| Selective efficiency of the M'sian police by Kua Kia Soong
| Thursday, February 01, 2018
Malaysiakini : COMMENT | The
Royal Malaysian Police Force’s apparent “selective efficiency” gives us
cause for serious concern. While on the one hand, they seem to be
super-efficient at apprehending alleged “international terrorists”, at
other times their ignorance of the disappearance of innocent Malaysians
From Suaram’s Human Rights Report Overview 2017, there were 64
alleged terrorists detained out of a total of 280 who were detained
without trial. Unless they are charged and sentenced in court, we will
never know if these are real terrorists as alleged by the police. However, we are also aware of the fact that in 2009, the Indonesian
police killed alleged Malaysian terrorist Noordin Mat Top, who (as far
as we know) had never been detained without trial in Malaysia before.
This goes to show that alleged international terrorists like Mat Top do
slip by the surveillance net of the police. But the more bizarre aspect of our Malaysian police is seen when they
express complete ignorance over the whereabouts of non-terrorist
Whereabouts of Indira Gandhi’s ex-husband, daughter
The statement by Inspector-General of Police Mohamad Fuzi Harun (photo) yesterday that M Indira Gandhi’s former husband is still believed to be in the country,
but that the authorities have no idea where he is, is an astounding
example of this selective efficiency of the Malaysian police.
Fuzi said, “We started investigations to locate (the ex-husband)
since 2014… We are appealing to the public to provide any information of
his whereabouts to the police. "We have been informed that we still have no leads. Let us know so we can take any appropriate action.”
Whereabouts of pastor Koh et al
Likewise, the Malaysian police seem baffled by the disappearance of
pastor Raymond Koh and others. During the recent public inquiry by the
Human Rights Commission of Malaysia (Suhakam) into Koh’s disappearance,
Suhakam commissioner and former Court of Appeal judge Mah Weng Kwai
asked ASP Supari Muhammad, the investigating officer in charge of the
Pastor Raymond Koh abduction case, if Koh had left the country or was
still alive. “I have no idea,” Supari said. Koh’s family lawyer Steven Thiru then asked Supari, “Since you have
said you are unsure about the role of other police departments in the
case, can you tell me with any degree of certainty, if Pastor Koh is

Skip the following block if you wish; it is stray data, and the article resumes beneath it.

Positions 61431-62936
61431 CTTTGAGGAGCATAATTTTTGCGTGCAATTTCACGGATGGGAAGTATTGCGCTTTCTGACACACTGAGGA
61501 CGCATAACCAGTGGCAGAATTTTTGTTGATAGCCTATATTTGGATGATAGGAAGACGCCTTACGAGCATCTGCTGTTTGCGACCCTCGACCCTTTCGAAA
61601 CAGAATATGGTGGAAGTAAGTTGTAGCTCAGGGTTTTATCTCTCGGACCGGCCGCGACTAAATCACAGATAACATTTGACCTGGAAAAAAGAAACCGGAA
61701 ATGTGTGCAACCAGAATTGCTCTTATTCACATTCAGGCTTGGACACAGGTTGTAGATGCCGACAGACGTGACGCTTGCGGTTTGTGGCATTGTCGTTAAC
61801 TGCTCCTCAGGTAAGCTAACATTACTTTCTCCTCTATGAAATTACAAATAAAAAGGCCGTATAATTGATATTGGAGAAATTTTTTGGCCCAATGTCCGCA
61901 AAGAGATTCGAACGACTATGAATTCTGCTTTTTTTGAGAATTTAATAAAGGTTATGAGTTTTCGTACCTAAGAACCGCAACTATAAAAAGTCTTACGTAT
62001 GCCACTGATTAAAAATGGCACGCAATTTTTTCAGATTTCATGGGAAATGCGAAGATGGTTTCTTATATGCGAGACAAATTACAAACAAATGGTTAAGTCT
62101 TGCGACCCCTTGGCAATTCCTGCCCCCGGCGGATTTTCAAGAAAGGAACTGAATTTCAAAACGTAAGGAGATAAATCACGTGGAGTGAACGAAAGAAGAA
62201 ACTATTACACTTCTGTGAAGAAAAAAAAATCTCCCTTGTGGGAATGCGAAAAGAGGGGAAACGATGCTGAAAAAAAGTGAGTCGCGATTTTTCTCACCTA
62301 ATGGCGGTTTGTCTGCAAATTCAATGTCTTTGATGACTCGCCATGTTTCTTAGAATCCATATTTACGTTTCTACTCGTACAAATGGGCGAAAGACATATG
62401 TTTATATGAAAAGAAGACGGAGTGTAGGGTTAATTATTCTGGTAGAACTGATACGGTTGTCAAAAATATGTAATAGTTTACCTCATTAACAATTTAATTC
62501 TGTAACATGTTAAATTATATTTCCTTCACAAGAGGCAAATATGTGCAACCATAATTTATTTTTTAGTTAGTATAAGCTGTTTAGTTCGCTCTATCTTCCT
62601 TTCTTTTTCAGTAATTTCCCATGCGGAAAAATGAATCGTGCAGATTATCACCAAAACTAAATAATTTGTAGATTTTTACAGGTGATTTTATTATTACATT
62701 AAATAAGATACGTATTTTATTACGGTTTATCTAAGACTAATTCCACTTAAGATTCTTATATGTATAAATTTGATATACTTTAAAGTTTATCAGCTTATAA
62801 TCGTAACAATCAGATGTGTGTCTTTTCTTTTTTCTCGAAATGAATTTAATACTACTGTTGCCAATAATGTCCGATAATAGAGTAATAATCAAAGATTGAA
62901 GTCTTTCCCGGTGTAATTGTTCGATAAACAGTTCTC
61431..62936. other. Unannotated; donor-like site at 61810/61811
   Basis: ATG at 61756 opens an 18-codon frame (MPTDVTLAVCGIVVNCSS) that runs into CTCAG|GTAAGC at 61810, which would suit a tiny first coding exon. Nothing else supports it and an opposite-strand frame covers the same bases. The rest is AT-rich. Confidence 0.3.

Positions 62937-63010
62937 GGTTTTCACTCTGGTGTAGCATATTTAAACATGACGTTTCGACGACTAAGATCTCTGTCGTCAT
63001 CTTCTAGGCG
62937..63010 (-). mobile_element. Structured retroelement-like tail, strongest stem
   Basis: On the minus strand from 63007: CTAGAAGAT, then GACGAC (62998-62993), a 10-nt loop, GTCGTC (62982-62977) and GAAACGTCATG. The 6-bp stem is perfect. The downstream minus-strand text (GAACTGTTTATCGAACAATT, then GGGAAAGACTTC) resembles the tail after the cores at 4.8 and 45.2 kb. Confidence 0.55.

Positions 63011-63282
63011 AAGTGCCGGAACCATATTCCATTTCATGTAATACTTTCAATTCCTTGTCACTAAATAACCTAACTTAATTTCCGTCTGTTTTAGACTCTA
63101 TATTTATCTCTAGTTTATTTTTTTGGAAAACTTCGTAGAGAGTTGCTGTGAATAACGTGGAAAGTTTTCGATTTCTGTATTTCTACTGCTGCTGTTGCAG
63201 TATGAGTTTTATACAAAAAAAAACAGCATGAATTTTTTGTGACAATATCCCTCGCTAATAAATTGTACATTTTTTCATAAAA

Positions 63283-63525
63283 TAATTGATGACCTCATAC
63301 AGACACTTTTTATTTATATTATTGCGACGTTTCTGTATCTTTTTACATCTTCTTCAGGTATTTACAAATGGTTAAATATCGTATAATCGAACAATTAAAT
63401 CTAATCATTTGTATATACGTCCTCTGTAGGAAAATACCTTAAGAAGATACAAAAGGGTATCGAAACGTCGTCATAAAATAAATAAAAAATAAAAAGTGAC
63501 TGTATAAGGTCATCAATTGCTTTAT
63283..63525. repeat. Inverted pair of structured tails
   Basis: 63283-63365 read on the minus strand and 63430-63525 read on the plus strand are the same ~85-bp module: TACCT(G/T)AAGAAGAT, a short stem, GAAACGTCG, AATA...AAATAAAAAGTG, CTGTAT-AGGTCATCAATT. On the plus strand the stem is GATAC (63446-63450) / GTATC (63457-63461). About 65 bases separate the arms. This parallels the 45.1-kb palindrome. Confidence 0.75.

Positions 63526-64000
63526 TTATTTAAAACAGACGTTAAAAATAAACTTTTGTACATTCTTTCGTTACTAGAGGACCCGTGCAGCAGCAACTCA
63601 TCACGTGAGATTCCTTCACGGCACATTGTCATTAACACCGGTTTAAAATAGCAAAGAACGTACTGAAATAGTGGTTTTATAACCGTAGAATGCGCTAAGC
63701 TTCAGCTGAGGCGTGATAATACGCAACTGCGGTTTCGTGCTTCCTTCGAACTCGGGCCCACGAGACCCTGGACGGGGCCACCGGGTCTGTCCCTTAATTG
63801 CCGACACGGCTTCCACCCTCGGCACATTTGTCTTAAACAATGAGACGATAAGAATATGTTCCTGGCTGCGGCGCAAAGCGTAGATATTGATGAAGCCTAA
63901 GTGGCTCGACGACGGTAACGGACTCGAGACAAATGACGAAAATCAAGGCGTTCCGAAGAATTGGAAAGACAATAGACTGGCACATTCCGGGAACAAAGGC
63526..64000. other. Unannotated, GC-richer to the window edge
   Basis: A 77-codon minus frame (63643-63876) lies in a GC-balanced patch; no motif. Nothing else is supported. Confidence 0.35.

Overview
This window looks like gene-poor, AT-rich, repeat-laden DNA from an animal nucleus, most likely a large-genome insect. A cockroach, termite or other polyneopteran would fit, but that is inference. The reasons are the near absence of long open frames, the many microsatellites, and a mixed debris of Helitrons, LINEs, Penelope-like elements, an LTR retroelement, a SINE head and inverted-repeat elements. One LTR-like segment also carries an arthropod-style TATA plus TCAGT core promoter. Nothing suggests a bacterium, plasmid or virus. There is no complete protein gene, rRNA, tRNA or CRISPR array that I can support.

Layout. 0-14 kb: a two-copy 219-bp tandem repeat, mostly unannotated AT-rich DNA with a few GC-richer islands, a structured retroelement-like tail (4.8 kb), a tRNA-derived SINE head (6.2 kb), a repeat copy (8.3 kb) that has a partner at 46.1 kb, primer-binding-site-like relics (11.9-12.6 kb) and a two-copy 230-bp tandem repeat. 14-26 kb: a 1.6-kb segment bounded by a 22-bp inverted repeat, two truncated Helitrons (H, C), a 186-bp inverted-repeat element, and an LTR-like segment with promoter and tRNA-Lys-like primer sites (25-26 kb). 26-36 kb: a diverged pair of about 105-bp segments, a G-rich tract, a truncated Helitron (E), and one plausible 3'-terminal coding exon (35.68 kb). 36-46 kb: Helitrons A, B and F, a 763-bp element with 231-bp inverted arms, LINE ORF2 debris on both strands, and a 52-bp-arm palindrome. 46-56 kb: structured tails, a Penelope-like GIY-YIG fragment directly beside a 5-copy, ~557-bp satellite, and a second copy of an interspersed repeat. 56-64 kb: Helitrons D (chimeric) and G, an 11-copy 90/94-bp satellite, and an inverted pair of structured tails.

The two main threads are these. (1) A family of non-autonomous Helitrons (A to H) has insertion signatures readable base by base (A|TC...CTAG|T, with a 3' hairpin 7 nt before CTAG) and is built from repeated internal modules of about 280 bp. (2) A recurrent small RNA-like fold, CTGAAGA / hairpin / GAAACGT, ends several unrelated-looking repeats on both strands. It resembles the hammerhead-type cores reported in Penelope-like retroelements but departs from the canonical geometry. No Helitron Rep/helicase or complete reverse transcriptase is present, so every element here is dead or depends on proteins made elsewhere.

currently held in police custody?” Supari said he was unsure.
Koh, 63, was abducted from his car by a group of more than 10 men in a
convoy of vehicles on Feb 13, 2017. CCTV footage showed at least three
black SUVs were involved in the abduction.
Another missing Malaysian, Amri, 44, who co-founded charity
organisation Perlis Hope, has been missing since Nov 24, 2016. His wife,
Norhayati Ariffin, said witnesses saw five vehicles blocking the path
of Amri’s car before he was whisked away, just 550 metres from their
home in Bukit Chabang, Perlis. Then there is also the abduction of Joshua Hilmy and his wife, Ruth who were last seen on Nov 30, 2016.
What has been done over Wang Kelian mass graves?
The shocking discovery of mass graves of trafficked migrants near the
Malaysian-Thai border in May 2015 brings into question the priorities
and effectualness of the Malaysian police. The police revealed 139
sites, some with multiple corpses. Not only NGOs such as Tenaganita
have been telling us about this but also an Umno state
assemblyperson from a northern state also said he had known about these
camps used by human traffickers near the Thai border for years. So how is it that the Malaysian police have not taken any action
against these human traffickers who have been operating with impunity
for years? More importantly, who have the police apprehended over these
heinous crimes since 2015?
Public expects absolute professionalism
The police have been trained and tested since the days of the
Emergency which started in 1948. They have fought insurgents in the
jungle as well as in the urban areas for more than thirty years. The methods used by the Malaysian police have often been found to be
excessive but they have proven that they can nip any altercation very
swiftly when they want to. This was exhibited during the Kesas Highway
demonstration in 2000 when the police could break up a 100,000 people
demonstration in minutes, albeit using brutal means.
Having said that, the Malaysian police have been found to be tardy at
various points in our history. During the May 13 “riots” after the
general election in 1969, the pogrom continued until July 1969 when the
security forces only then truly demonstrated their professionalism. Similarly, when ethnic Indians were the victims of racial violence at
Kampung Medan in 2001, the thugs were allowed to go on the rampage from
March 8 to 13 when it should have been nipped in the bud as soon as it happened since Kampung Medan is such a small enclave in Petaling Jaya.
The Malaysian Special Branch prides itself with being one of the best
in this part of the world but at times, such as the violent disruption
of the Asia Pacific Conference on East Timor on Nov 9, 1996, the police
arrived one whole hour late, long after the mob had done its dirty work. We hope that the IGP and the government can give us an assurance that
such lapses in the professionalism of the Malaysian police do not occur
again. We want to see peace, security and trust between the police and
the people and not evidence of incompetence as in the cases cited above.
KUA KIA SOONG is Suara Rakyat Malaysia (Suaram) adviser.
|posted by Major D Swami (Retired) @ 11:58 AM